Personal Pension  

South Hams named UK ‘baby boomer’ hotspot

South Hams named UK ‘baby boomer’ hotspot

One in three people from South Hams in Devon are aged between 50 and 68, making it the ‘baby boomer’ capital of the UK, according to Aegon.

The term relates to the increased birth rate following World War Two and has been defined specifically as the generation born between 1946 and 1964.

As the last of this generation turns 50 this year, the pensions and investments specialist looked at official population statistics from more than 400 local authorities to identify the areas of the country with the highest proportion of those at or nearing retirement.

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There are 14m baby boomers in the UK today, accounting for almost 22 per cent of the population, and they are distributed across the country.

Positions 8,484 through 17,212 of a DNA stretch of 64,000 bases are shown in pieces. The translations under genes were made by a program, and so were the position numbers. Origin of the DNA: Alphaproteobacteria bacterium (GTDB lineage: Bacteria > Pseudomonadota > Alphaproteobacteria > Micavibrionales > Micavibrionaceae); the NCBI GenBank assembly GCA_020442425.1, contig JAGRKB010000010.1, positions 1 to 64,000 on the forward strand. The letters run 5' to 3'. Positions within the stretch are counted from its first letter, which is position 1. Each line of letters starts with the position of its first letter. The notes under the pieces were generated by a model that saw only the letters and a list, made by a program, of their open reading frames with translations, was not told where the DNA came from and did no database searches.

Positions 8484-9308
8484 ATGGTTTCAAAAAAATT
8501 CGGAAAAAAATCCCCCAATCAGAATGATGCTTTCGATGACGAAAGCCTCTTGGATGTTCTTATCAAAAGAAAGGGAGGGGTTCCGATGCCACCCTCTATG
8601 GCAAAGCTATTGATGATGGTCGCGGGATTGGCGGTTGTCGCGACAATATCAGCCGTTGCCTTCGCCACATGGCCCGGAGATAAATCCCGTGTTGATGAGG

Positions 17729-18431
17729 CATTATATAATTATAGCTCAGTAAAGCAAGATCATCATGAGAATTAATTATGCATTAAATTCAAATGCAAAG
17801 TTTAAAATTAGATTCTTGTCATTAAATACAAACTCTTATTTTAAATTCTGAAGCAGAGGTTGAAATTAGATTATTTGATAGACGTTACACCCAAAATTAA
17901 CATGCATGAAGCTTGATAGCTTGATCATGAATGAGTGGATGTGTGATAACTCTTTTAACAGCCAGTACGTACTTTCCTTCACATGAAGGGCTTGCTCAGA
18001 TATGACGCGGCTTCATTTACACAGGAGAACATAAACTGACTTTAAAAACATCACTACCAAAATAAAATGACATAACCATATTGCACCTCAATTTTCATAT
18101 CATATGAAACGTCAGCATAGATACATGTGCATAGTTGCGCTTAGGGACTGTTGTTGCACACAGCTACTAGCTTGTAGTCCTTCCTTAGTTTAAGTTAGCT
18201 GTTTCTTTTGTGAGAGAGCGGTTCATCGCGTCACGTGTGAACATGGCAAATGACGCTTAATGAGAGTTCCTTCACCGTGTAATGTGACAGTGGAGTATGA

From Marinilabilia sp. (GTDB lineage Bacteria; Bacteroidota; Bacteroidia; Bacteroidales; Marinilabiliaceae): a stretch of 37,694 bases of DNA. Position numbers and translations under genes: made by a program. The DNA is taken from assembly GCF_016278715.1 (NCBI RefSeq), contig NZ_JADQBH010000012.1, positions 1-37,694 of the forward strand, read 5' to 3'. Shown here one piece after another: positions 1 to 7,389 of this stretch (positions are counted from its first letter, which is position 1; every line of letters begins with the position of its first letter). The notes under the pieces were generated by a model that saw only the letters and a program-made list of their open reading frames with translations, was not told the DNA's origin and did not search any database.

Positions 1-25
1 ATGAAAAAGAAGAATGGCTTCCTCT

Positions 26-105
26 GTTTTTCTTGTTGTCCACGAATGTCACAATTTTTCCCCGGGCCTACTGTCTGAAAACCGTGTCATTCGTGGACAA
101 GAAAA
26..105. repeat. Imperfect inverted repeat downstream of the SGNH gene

However, the report identified the south west of England as home to seven of the top twenty ‘hot spots’. As for the parts of the country with the lowest proportion of baby boomers, the majority can be found in London, with just 10.5 per cent of the population in Tower Hamlets aged between 50 and 68.

Aegon also provided life expectancy figures for 65 year olds. Across the top 20 hotspots, those aged 65 today can expect to live another 20.5 years, or to the age of 85.5, meaning many people will spend twenty years or more in retirement.

David Macmillan, managing director at the firm, called this one of the most “significant” demographic trends of the last century.

“One of the main features of this group is their economic clout, with much of the nation’s wealth concentrated in the hands of a generation that by in large benefited from stable economic conditions, the rising property and equity values and defined benefit pension provision over the years.

“As well as being significantly better off than previous generations, the baby boomers are also much healthier. However, this also poses challenges as savings will need to last a significant period of time and money must be carefully managed.”

Mr Macmillan pointed out that the pensions industry and financial advisers must support those approaching retirement and guide them through the changes coming in from next April.

peter.walker@ft.com